In an effort to give a new meaning to their lives, the two began volunteering at Missionaries of Charity, an international organisation working towards the upliftment of the poor. In time, they formed the Genesis Foundation.
“Though the initial focus was on providing funds for the treatment of all chronic illnesses like cancer, thalassemia, and cardiovascular problems, we later narrowed down to congenital heart ailments since we do not want any other parent to endure the pain we were going through,” explains Jyoti.
Over the last 18 years, the couple has funded the treatment of over 2,100 children suffering from congenital heart diseases.
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Creating a support system
Genesis Foundation has partnered with several reputed hospitals across India like Narayana Multispecialty Hospital in Raipur, Columbia Asia in Bengaluru, Amrita Institute of Medical Sciences and Research Centre in Kochi, Jaypee Hospital in Noida, MIOT Hospital in Chennai, Jupiter Hospital in Mumbai, among others.
The social service cells and administrative units of these hospitals notify the NGO whenever they come across an underprivileged child with a congenital heart defect. Then, Genesis Foundation verifies the authenticity of this information.
“We mainly support children from families with a monthly income of less than Rs 10,000. In order to ensure that help is provided to the deserving ones, we review the family background and income certificate of the parents,” says Jyoti.
Initially bootstrapped, the foundation is now sourcing funds from private individuals, crowdsourcing platforms as well as corporates like Oracle, ACRE, and WPP India Foundation. Besides, it also organises several fundraising events like the Rhythm and Blues (R&B) music festival and CEOs Sing.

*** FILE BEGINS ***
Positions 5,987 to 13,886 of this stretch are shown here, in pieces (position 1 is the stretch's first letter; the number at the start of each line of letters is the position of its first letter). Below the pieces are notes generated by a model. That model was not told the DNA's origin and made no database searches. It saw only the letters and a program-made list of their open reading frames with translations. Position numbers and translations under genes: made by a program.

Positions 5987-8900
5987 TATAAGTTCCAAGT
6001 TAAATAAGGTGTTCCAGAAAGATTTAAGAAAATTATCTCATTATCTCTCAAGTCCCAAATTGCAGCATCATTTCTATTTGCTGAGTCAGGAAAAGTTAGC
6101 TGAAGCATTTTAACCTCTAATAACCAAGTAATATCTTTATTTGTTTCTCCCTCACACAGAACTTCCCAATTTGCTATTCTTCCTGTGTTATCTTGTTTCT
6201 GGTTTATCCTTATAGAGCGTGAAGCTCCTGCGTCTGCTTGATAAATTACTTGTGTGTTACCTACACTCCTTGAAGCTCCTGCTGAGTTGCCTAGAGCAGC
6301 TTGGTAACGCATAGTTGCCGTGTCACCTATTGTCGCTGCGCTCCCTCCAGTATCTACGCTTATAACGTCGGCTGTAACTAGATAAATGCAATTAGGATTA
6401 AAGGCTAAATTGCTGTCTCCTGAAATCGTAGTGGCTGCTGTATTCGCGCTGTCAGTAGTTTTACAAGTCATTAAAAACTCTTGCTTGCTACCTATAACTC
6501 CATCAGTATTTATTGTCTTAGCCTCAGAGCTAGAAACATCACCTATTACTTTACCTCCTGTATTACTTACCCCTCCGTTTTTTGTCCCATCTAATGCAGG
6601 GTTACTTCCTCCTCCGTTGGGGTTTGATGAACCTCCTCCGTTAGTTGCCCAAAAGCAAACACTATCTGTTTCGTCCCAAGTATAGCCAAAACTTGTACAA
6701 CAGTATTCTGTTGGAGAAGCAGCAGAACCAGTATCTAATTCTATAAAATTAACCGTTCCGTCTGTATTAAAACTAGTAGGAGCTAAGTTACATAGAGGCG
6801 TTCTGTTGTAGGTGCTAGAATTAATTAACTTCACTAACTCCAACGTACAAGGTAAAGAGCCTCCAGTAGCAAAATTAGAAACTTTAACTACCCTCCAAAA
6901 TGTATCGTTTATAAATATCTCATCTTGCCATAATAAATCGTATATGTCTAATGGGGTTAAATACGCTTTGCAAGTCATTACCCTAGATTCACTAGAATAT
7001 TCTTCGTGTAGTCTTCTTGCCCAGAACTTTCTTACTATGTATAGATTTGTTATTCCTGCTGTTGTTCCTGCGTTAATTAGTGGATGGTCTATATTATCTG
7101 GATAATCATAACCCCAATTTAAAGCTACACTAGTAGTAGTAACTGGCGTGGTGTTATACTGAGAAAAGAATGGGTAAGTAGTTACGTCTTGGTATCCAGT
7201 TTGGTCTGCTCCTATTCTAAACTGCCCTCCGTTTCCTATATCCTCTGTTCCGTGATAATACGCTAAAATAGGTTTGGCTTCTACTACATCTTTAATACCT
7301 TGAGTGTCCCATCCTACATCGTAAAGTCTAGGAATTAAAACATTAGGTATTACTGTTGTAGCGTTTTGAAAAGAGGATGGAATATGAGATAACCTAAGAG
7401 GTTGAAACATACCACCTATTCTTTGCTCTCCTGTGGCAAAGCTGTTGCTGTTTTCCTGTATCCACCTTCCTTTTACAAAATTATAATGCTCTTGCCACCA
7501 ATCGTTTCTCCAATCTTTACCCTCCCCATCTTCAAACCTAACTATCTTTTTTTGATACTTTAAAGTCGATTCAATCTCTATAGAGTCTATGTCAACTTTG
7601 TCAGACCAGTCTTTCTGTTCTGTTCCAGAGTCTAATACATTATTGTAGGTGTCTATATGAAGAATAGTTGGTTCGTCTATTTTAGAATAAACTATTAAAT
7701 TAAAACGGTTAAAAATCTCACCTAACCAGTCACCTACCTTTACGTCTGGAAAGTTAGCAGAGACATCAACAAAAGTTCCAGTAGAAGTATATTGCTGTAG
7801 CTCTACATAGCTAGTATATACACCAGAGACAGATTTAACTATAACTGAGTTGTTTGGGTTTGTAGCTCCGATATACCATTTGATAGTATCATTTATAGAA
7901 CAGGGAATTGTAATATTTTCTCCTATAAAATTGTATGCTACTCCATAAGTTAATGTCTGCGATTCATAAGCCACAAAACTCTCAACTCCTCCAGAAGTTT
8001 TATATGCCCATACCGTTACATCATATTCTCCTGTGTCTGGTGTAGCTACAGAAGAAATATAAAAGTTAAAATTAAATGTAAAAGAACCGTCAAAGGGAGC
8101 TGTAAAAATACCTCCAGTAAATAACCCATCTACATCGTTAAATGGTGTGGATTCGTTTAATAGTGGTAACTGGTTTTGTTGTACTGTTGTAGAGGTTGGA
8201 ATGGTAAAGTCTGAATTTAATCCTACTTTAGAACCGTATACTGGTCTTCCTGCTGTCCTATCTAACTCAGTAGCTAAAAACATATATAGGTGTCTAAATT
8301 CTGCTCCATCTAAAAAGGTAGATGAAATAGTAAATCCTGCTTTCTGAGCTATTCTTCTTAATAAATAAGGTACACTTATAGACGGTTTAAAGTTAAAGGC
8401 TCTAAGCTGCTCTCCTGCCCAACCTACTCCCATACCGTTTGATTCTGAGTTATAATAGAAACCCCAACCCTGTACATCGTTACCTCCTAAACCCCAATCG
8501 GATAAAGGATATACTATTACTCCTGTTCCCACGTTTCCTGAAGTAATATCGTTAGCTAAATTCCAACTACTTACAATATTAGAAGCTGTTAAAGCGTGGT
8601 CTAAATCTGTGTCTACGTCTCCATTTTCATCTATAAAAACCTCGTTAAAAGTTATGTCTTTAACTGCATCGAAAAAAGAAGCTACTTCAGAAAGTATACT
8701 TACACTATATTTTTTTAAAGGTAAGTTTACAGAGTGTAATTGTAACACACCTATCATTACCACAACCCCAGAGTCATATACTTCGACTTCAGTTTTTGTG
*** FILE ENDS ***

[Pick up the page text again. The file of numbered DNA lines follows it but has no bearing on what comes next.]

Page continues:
Genesis Foundation has also been working to increase awareness levels around congenital heart diseases. Many Indian parents lack even the basic knowledge about the diagnosis and treatment of such ailments. Though congenital heart diseases are known to show up in babies as young as seven days old, hospitals and healthcare centres fail to conduct a scan to detect it right after birth.
“In order to better this situation we took our partnerships to the grassroot level. Since both awareness and medical facilities in many rural and semi-urban areas are not up to the mark, we conducted outreach programmes with the help of a few hospitals. We have successfully identified about 137 children by conducting seven camps spread across Tirunelveli, Patna, Bhatinda, Thanjavur, Ranchi, Haldwani, and Cuddalore last year.”
Today, with a lean team of eight, the NGO continues to focus on helping families treat their children with congenital heart diseases.
“There is nothing more noble than saving somebody’s life. Hence, we at Genesis Foundation are going to continue putting in efforts in this direction by collaborating with more hospitals and expanding our reach,” says Jyoti.
(Edited by Saheli Sen Gupta)